BMS Art Sells Masterworks to Smithsonian

Posted June 1, 2016

BMS Art is proud to announce the sale and gift of masterpieces by Bill Traylor to the Smithsonian American Art Museum from the Collection of Judy Saslow.

Each represents key themes and characters that recur in Traylor’s work, and doubles the museum’s holdings by the self-taught American artist. This important acquisition includes the early “Untitled (Yellow and Blue House with Figures and Dog)” and “Untitled (Dog Fight with Writing)” from about 1939–40 and Traylor’s largest extant painting, “Untitled (Radio)” from about 1942. The group is valued at more than $1million and was negotiated by Brian Shannon, President of BMS Art.


Judy Salsow Collection

The Judy Salsow Collection, known for its concentration on Outsider and Contemporary art, contains some of the most significant and varied works by Bill Traylor.

One of the largest collections of the artist’s work in private hands, Judy developed a deep appreciation and keen eye some 35 years ago when his market was in its infancy. An ardent supporter of Traylor’s work and legacy, Judy has loaned generously to exhibitions in the US and abroad, opened her collection to research, and shared works through publications.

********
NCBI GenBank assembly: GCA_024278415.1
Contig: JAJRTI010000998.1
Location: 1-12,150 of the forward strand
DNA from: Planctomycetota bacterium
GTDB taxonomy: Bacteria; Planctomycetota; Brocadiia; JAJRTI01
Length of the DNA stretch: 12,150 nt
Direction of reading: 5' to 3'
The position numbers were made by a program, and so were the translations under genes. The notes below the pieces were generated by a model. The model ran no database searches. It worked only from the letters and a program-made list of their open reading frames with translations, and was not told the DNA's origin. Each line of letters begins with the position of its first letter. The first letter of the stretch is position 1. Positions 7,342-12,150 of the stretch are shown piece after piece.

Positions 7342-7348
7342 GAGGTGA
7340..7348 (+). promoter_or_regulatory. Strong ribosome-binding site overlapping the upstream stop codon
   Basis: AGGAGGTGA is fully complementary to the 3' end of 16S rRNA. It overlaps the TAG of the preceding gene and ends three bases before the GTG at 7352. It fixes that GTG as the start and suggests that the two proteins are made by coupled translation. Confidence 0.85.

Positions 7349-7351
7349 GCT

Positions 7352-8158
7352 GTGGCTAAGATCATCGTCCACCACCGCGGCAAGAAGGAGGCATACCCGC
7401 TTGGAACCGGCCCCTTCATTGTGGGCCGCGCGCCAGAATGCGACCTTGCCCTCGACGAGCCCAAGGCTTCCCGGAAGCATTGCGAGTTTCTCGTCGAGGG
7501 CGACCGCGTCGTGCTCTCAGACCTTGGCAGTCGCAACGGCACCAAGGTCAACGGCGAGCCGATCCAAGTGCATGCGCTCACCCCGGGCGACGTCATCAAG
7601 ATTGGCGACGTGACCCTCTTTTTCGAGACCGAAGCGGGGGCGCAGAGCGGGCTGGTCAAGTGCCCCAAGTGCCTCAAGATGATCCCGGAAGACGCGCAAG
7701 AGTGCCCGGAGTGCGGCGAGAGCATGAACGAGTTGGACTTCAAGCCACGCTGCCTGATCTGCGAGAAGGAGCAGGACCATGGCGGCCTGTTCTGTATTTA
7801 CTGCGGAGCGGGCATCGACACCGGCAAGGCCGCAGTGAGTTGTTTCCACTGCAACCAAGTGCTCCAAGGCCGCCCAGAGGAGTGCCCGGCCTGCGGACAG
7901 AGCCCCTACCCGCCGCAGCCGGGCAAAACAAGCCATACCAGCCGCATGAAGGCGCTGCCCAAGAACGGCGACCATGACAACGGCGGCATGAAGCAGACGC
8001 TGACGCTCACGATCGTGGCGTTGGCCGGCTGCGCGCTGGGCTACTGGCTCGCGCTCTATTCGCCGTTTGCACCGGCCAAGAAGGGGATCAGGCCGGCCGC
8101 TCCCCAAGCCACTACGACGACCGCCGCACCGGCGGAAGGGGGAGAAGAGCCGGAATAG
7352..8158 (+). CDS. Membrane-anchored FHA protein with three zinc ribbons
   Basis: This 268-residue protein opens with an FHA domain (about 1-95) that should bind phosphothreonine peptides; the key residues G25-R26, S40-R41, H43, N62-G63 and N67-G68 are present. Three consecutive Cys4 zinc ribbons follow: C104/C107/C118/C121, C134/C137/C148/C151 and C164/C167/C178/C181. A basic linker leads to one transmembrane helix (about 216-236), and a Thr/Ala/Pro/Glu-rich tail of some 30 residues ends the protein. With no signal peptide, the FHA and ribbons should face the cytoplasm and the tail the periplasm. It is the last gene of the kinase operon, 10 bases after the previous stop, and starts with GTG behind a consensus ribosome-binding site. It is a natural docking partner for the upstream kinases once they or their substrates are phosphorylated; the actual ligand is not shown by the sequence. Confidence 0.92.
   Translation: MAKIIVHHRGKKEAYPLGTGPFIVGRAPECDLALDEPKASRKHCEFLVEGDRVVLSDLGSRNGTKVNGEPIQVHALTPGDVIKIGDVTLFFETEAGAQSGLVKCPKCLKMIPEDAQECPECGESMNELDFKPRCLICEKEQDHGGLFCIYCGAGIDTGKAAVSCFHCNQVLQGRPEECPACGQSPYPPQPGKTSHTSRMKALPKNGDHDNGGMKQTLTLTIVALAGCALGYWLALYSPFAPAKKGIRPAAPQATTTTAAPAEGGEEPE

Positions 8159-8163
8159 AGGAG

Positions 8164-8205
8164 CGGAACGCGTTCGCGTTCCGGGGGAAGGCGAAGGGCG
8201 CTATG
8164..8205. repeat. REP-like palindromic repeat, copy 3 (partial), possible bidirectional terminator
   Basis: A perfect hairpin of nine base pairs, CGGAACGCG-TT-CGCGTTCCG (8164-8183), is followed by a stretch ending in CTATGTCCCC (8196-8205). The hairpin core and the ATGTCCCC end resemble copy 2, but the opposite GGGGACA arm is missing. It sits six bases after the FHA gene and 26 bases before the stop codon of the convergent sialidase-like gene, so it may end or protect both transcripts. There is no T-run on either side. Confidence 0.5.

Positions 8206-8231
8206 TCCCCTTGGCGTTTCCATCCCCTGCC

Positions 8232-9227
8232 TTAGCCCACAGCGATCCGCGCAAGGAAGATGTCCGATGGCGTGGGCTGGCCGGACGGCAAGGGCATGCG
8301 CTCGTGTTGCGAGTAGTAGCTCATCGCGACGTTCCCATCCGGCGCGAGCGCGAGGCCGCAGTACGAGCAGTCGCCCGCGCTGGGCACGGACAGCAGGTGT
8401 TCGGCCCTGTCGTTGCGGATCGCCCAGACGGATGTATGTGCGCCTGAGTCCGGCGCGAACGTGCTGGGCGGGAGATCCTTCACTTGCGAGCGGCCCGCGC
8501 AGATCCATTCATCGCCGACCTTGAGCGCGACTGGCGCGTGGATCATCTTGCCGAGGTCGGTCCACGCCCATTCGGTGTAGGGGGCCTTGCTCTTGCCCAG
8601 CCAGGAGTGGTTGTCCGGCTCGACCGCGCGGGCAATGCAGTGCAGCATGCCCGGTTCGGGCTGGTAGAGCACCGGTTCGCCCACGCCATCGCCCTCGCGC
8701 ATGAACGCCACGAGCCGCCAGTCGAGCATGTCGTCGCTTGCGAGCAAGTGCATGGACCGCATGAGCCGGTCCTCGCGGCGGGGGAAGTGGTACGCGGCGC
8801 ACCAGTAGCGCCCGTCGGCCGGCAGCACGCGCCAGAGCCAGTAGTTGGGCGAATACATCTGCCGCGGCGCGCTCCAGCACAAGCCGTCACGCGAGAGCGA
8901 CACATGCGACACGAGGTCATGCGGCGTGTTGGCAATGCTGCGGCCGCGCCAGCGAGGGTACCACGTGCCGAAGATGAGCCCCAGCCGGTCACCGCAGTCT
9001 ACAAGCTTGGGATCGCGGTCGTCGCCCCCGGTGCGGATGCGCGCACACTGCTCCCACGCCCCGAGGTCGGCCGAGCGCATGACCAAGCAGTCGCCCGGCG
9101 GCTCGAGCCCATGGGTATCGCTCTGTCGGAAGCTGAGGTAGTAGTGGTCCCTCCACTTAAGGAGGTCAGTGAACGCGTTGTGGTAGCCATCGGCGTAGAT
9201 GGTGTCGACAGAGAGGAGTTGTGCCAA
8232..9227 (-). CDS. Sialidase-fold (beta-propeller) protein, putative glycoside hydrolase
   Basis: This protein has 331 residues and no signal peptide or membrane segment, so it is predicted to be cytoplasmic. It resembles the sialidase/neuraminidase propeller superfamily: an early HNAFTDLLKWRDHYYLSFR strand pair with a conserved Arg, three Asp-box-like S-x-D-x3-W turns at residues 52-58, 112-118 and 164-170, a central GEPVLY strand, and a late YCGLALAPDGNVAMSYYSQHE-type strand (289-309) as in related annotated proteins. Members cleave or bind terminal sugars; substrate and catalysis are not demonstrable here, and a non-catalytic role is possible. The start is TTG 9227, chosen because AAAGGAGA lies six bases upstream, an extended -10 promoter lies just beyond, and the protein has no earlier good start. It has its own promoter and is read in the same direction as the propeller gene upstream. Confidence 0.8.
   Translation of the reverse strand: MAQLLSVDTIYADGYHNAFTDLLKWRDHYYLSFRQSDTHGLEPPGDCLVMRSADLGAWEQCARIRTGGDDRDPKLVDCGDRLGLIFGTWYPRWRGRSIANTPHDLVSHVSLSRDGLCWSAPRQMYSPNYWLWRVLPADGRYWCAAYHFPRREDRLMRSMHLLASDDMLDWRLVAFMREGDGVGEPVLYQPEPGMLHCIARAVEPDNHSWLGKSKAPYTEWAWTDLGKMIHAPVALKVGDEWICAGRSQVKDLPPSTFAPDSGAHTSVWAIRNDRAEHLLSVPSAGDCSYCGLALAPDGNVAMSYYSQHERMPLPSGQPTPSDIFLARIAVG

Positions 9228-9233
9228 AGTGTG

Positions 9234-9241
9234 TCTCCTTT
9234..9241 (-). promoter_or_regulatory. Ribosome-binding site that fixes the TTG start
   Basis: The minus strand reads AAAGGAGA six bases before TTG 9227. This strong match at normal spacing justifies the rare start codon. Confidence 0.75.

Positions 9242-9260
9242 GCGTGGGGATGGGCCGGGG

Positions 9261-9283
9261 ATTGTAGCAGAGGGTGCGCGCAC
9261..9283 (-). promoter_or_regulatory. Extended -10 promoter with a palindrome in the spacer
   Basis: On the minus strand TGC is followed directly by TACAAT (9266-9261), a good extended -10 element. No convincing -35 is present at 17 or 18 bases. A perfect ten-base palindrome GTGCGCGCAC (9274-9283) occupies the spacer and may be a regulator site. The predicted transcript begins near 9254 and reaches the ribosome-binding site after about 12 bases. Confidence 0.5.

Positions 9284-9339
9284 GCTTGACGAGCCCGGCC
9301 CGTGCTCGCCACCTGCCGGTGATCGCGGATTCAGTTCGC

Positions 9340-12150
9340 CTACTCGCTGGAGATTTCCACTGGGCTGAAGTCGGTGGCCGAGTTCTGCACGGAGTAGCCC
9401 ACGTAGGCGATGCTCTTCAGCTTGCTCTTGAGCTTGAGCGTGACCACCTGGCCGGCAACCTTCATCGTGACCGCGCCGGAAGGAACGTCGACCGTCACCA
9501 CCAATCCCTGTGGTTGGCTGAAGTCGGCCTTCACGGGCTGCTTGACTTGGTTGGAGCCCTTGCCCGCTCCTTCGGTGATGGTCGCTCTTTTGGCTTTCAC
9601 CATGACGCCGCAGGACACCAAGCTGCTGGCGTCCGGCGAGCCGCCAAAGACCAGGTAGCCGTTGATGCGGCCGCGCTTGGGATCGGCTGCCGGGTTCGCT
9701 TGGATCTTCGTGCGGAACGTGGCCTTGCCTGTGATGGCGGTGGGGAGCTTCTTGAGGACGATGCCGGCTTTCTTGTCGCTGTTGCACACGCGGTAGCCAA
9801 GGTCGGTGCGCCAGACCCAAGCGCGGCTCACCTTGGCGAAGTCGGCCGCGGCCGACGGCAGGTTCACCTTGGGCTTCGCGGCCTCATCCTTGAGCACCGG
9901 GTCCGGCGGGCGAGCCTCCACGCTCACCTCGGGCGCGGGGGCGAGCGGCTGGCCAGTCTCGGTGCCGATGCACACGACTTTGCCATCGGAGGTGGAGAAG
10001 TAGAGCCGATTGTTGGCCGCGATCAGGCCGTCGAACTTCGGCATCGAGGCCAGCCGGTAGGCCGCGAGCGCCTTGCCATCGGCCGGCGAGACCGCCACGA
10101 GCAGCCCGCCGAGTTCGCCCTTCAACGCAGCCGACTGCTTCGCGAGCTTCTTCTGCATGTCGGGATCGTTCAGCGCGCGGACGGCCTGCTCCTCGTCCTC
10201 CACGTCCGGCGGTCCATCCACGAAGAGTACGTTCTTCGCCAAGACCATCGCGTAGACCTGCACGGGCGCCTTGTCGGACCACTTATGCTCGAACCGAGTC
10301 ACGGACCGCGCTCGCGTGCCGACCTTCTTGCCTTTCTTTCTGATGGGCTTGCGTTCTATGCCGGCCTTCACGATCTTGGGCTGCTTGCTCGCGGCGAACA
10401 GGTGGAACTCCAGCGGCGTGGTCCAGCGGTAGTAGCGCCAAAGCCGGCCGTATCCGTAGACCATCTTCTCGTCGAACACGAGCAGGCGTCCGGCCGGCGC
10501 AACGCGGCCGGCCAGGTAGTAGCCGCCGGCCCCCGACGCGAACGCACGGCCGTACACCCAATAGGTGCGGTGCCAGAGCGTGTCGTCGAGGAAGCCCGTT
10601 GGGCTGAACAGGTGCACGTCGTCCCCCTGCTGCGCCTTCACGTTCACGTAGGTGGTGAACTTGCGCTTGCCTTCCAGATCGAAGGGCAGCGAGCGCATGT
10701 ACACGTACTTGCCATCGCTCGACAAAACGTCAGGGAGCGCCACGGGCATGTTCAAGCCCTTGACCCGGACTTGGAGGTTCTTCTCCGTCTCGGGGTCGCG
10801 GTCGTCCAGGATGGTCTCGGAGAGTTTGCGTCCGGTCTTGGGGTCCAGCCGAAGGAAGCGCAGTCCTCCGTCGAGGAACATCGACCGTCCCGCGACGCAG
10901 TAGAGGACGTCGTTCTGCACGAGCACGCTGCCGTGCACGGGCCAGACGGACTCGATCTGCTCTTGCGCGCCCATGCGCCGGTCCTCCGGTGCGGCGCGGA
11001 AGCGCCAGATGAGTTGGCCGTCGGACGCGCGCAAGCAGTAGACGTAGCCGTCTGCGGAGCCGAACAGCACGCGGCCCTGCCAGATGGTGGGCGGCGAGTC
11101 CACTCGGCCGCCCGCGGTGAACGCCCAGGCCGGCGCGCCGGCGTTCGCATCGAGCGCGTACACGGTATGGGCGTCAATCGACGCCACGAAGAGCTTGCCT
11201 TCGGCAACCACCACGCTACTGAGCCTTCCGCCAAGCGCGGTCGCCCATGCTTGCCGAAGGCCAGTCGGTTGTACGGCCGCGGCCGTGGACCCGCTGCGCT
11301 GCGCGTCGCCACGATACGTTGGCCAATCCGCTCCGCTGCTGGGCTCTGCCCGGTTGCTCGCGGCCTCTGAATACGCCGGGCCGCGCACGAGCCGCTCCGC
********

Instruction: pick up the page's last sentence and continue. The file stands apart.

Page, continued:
Smithsonian Exhibition

Today, Bill Traylor is celebrated as one of America’s most important artists, and is widely collected by both Modern and Outsider art enthusiasts. In 2018, the Smithsonian American Art Museum will present the most comprehensive exhibition to date, “Between Worlds: The Art of Bill Traylor,” curated by Leslie Umberger, the museum’s curator of folk and self-taught art.


Bill Traylor

Traylor (born Benton, Ala. 1853–54; died Montgomery, Ala. 1949) was born on a cotton plantation where he worked as a sharecropper after Emancipation. Around 1930, Traylor moved to segregated Montgomery, where he lived the rest of his life, homeless and increasingly disabled. In his last decade, he began to draw for the first time. He left behind more than 1,000 drawings and paintings on discarded cardboard boxes and advertising cards. His imagery embodies the crossroads of multiple worlds: black and white, rural and urban, old and new.

See the original museum press release HERE

Special thanks and appreciation for their efforts is due Leslie Umberger, curator at the Smithsonian, and her colleagues; Judy Saslow; Richard Mesirow and Richard Korengold of Mesirow Financial; the Law Offices of Marc J. Leaf, PC; and Paul K. Erikson, CPA.

All images are courtesy of Judy Saslow.